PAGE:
A History of Austria - Part IX
1848: The Year of Revolution
Finally, in March of 1848, open revolution broke out. Open fighting in Vienna, later in Hungary, Milan, Prague and Venetia. Mostly students, soldiers and nationalist organisations demanded freedom for all nations and representation. In April, a constitution was issued, freedom of speech and the press was granted, Metternich fled to England. The first parliament of Austria formed. However, from the beginning there was a lot of struggling between different nationalist groups, farmers, students and other parties with opposing goals.
The royalists used these tensions for their advantage. With the aid of Russia, the revolution in Hungary was suppressed, and the marshals Radetzky and Windischgrätz crushed resistance in Milan and Prague respectively. Royal order was re-established in fall and in December, Emperor Franz Joseph I followed the epileptic, idiotic or eccentric Ferdinand I. Franz Joseph I consolidated his power and reversed all previously granted civil rights. He concentrated his efforts on internal, Austrian affairs.
When Russia got involved in the Krim war with Great Britain, neither Austria nor Prussia followed the obligation of their alliance and did not send troops. This made Russia an opponent of Austria, which it remained until the first World War. Austria also lost power among the German Principalities. The Prussia of Chancellor Bismarck aimed for supremacy, and after it bet Austria in the Battle of Königsgrätz, the German Union was dissolved and a new German Empire formed - with Prussia as the leading power and Austria being excluded. For the first time in history, really. At the same time, Hungarian and Italian nationalists worked steadily for sovereignty, and the counties in Central and Northern Italy were lost.
K. & K. 1867: The "Austrian-Hungarian Empire" forms
Franz Joseph I was married to Elisabeth, also called Sisi (later "Sissy" thanks to the film industries). She is still an icon of the dying Habsburg monarchy. In the second half of the 19th century, everybody knew that the end of the empire was near: Nationalist ideas were gaining more and more power and all of Europe got increasingly keen on engaging in war. Franz Joseph I tried to consolidate his absolute power, and used different ethnic groups within his empire to block each other′s interest.
To take some steam off the Hungarian kettle, he agreed on the "Ausgleich" between Austria and Hungary. This meant extensive sovereignty for Hungary - more or less independence in all issues except foreign policy and military. Franz Joseph and Elisabeth, Emperor and Empress of Austria, became King and Queen of Hungary on the 8th of June 1867. The western part of the Empire remained under the rule of Austrians; the eastern part was from now on ruled by Hungary.
The "K. & K." that you often find on 19th century administrative buildings in Austria refers to this period: it means "Kaiserlich & Königlich" ("Imperial and Royal" - Imperial for Austria, Royal for Hungary).
Vienna 1900: An Urban Climax
This helped temporarily to calm down the Hungarian urge for independence. It also led to a polarisation of political groups: Conservatives endorsed the Catholic believe and monarchy (the old order of the Habsburg Empire) as a base for their thinking; Socialists gained support from the growing working class of Vienna and, were anti-clerical, internationalist and opposed the nobility; Liberals were mostly intellectuals with strong views on civil rights, democracy and equality, mostly anti-clerical and nationalist.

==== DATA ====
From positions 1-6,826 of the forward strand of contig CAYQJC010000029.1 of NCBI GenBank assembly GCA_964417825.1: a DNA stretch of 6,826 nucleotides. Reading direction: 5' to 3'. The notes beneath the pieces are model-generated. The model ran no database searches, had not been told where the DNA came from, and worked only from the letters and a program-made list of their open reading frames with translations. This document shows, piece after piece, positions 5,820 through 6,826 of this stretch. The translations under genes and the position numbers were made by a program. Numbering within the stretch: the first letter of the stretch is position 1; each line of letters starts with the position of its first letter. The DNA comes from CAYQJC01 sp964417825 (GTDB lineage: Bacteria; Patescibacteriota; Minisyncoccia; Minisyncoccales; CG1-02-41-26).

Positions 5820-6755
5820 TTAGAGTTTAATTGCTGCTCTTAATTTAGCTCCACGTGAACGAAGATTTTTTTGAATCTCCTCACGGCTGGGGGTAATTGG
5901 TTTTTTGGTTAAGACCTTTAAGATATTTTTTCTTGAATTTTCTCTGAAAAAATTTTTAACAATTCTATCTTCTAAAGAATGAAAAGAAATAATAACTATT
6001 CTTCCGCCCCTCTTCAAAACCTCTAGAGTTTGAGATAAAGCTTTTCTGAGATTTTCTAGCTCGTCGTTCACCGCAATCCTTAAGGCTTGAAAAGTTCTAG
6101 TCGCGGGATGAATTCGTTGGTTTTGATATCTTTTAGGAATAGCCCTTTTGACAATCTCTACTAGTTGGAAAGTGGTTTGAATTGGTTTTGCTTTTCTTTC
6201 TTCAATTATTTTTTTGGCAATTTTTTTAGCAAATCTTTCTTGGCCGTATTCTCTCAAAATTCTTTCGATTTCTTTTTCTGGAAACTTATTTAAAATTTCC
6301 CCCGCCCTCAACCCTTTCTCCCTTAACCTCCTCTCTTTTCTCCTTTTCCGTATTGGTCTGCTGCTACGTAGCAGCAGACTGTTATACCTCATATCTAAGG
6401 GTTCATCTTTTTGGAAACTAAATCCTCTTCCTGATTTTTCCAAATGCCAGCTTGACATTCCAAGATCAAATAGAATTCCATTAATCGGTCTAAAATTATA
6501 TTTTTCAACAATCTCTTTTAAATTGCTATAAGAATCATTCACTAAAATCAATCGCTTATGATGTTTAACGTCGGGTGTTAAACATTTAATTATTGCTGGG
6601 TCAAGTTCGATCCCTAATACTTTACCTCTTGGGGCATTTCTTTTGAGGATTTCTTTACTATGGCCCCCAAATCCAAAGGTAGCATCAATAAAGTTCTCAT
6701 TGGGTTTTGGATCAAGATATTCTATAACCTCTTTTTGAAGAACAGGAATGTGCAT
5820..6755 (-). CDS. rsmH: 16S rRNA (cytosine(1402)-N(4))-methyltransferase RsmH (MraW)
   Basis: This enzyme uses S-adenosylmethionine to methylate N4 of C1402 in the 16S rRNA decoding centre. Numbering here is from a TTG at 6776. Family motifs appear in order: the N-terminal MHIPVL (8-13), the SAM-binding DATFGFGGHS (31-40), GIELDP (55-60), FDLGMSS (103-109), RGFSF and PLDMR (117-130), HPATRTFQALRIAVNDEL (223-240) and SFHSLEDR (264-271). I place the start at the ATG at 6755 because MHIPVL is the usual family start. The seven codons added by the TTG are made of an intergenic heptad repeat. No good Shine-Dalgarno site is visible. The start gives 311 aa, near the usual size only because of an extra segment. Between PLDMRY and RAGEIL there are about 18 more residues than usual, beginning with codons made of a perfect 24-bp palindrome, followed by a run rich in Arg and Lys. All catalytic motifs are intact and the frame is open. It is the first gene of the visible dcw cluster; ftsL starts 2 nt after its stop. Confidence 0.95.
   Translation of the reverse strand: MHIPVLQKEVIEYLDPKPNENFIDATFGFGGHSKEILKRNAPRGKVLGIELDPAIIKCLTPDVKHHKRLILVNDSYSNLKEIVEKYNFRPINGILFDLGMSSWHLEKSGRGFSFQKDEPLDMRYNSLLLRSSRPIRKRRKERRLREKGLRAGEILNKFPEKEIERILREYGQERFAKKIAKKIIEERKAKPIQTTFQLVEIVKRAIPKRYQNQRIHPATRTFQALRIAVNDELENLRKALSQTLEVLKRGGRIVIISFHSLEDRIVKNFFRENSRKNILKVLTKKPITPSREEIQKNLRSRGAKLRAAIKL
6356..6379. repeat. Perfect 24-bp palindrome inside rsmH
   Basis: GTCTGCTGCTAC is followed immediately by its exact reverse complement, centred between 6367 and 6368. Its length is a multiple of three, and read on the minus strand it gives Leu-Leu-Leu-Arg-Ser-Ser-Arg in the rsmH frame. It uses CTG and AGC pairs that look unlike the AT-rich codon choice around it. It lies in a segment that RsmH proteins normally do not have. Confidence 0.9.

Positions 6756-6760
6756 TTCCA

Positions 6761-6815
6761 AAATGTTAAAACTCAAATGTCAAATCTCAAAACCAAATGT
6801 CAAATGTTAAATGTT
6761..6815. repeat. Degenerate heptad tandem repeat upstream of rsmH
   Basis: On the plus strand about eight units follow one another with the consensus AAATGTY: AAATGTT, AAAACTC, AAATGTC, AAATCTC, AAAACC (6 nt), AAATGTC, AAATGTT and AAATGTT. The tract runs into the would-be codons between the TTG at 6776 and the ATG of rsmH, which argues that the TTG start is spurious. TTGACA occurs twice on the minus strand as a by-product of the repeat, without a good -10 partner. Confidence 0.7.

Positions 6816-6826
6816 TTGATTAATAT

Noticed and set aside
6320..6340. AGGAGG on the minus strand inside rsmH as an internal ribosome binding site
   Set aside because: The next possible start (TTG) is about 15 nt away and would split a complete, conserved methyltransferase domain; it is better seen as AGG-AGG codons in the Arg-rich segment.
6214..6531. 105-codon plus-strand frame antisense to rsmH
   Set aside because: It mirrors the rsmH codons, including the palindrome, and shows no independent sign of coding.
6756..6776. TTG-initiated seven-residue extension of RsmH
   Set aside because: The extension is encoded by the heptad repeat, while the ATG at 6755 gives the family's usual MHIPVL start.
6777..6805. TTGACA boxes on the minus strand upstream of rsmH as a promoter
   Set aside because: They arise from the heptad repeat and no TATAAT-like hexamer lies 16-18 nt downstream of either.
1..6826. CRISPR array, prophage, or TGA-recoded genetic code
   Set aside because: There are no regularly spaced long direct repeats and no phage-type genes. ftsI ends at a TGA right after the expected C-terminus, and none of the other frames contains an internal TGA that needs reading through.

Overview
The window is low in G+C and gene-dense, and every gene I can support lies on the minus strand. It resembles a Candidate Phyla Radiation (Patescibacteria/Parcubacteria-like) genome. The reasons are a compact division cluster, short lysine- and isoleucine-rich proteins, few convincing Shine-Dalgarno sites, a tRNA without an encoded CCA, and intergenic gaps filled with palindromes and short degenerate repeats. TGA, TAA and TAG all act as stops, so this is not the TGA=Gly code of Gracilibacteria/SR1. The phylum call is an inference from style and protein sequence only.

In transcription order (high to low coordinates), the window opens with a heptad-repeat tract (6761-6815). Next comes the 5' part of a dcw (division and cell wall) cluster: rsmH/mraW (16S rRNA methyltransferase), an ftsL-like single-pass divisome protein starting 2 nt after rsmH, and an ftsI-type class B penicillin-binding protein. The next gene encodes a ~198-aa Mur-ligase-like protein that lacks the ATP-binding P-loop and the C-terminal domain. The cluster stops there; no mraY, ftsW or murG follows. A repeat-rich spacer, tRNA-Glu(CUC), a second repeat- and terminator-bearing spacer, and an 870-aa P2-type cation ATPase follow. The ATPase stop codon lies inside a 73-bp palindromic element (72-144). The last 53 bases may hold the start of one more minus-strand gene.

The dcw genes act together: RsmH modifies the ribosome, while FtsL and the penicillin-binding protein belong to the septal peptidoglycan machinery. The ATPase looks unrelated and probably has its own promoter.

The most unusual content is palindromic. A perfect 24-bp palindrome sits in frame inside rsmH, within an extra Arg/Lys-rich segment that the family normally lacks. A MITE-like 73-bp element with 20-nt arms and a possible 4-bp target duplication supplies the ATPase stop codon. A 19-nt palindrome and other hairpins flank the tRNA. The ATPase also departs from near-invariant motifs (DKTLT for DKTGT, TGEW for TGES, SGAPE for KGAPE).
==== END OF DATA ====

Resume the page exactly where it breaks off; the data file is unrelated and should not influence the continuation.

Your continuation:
The "Ausgleich" also stoked jealousy and nationalism among the many other ethnicities in the Habsburg Empire. These included most notably Czech, Slovaks, Slovenians, Croatians and Polish. Gradually, Franz Joseph I had to grant more and more freedom (meaning autonomy and representation) to these groups. This blocked an efficient administration and caused the civil service to grow beyond a healthy size by any measure. Austria′s growing influence on the Balkan also caused more tensions with the Kingdom of Serbia. This sounds all rather depressive - but only in geo-political terms.
The economy, culture and intellectual life of Vienna in the late 19th and early 20th century bloomed as it had never before. This period is also called "fin de siecle" (End of the Century). Vienna was one of the World′s biggest cities (bigger than today, with about 2.5 million residents), Vienna University was among the top-schools in the World and arts and sciences had an outstanding position in society. The established Jewish community contributed considerably to these achievements and was strongly assimilated in the Viennese (more so than Austrian) society.
This applied to a lesser extent to more orthodox, Eastern European Jews that arrived in Vienna after the Russian expulsions. Jugendstil or Art Nouveau added its touch to the Vienna, Budapest and Prague. Later expressionism had a deep impact on the cultural life. Literature was heavily influenced by Sigmund Freud′s theories about the nature of the human psyche. There was a lot of building going on, most of Vienna′s large administrative courts and palaces date to the late 19th century.
New industries developed around Vienna and in Bohemia. New parties formed after 1880, the conservative "Christlichsozialen", the social democrats and the liberals with nationalist elements. Some of the World′s oldest films and movies were made in Austria, and by 1914, there were 200 cinemas in the capital. All in all, it must have been one hell of a good time to live in Vienna.
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